Body Type:Pickup Truck
For Sale By:Dealer
Sub Model: XL
Exterior Color: White
Number of Cylinders: 4
Aberdeen, South Dakota, United States
Our trusty spy photographers have snapped the first photos of the 2015 Ford Mustang prototype out on public streets. With nearly every square inch of the machine covered in heavy camouflage, it's difficult to discern details, but we can see smallish horizontal headlamps at work in the coupe's nose. Ford has made it clear that modern lighting technology will allow the company to get away from large, expensive headlamp arrays in the near future, and the 2015 Mustang may very well be the first of the automaker's products to bow with the new tech. The philosophy was first displayed on the very attractive Evos Concept.
The extensive cladding doesn't extend all the way to the prototype's rockers in the instance, giving us a look at the heavily-sculpted sills. Overall, this test car looks considerably smaller than the current generation Mustang, and elements like a short front overhang and beefy dual-piston calipers give us plenty of hope for the future model. Of course, reports that the 2015 Mustang will bow with an independent rear suspension and EcoBoost power certainly don't hurt our feelings, either.
Automakers face competing interests when it comes to developing a new generation of vehicle. On the one hand, companies want to build their cars to be safer and better handling, with more equipment and maybe even larger dimensions over the model it's replacing. On the other hand, they strive to keep weight down to the benefit of both performance and fuel consumption. Usually something has to give, and in the case of the new 2015 Ford Mustang, those efforts may have resulted in a weight penalty of two or three hundred pounds.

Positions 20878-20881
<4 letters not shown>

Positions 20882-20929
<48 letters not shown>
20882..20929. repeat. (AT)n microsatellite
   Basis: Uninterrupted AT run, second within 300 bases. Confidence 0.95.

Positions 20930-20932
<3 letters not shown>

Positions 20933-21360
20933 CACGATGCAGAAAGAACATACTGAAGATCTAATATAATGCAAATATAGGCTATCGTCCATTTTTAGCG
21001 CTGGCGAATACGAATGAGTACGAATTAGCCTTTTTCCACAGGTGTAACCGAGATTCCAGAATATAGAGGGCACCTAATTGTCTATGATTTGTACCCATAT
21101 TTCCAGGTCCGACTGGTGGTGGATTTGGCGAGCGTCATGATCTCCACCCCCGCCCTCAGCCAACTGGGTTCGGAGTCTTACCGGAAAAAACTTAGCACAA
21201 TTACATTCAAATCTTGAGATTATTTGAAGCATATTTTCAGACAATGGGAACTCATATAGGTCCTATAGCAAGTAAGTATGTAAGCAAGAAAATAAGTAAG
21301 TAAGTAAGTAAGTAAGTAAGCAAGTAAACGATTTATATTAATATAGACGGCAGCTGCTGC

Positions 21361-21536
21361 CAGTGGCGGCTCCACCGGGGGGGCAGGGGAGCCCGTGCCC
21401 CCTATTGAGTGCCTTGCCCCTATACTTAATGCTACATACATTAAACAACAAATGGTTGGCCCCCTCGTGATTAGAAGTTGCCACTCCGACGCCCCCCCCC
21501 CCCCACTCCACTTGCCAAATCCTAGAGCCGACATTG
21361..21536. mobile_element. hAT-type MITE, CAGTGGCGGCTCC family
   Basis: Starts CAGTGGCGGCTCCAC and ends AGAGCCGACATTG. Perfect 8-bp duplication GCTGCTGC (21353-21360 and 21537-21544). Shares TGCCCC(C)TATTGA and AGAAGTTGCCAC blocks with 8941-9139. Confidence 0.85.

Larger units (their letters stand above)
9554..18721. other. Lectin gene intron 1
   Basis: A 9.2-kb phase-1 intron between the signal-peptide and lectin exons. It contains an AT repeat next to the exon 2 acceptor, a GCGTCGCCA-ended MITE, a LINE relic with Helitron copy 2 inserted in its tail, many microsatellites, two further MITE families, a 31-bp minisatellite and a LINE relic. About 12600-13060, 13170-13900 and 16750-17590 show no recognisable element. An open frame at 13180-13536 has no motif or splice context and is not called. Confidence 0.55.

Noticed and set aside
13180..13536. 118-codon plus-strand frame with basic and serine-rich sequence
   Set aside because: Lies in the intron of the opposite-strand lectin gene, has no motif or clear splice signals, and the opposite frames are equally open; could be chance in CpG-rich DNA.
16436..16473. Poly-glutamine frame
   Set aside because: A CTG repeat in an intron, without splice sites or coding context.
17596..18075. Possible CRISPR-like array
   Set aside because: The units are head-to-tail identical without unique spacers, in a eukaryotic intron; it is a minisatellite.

This according to Blue Oval modifier Steeda Autosports, which states that "the 2015 Mustang ended up gaining 200-300 pounds in this remake". Despite the Mustang not being on the market yet, it would appear the leading Ford aftermarketer has been given early access to the 2015 model to help jumpstart its tuning efforts (a rather common development among trusted tuners). If Steeda's assertion is accurate, that would make the challenge of getting the new pony car up to speed for both Ford and aftermarket customizers like Steeda that much greater.
We're waiting for official word from Ford on the veracity of Steeda's claim, but if true, it's bound to be a bit of disappointing news for legions of Blue Oval performance enthusiasts. Watch this space for more.
Today, hotrodding has a pretty staid definition. Take one classic American car, add one classic American V8, sprinkle with tire smoke and you pretty much have every hot rod to roll out of a shop in the last 40 years. Mike Borroughs knows it wasn't always this way. Once upon a time, getting your bucket to go faster meant grabbing whatever parts were lazing about the yard, bolting them together with a bit of ingenuity and laughing your way down the quarter mile. It's in that spirit that Burroughs built his 1928 Ford Model A.
Rather than turn to the tired flathead or the common Chevrolet small block, Burroughs plucked a 4.0-liter V8 from a 1995 BMW 7 Series. With 300 horsepower and 300 pound-feet of torque, the engine has no trouble shuffling the old A around town. He had to build a custom chassis to get everything to cooperate, but the result is a 1,500-pound heathen that looks built to harass dry lake beds. You can check it out in the video below. Be warned, the soundtrack by Hanni el Khatib may not be safe for work - awesomeness of this caliber rarely is.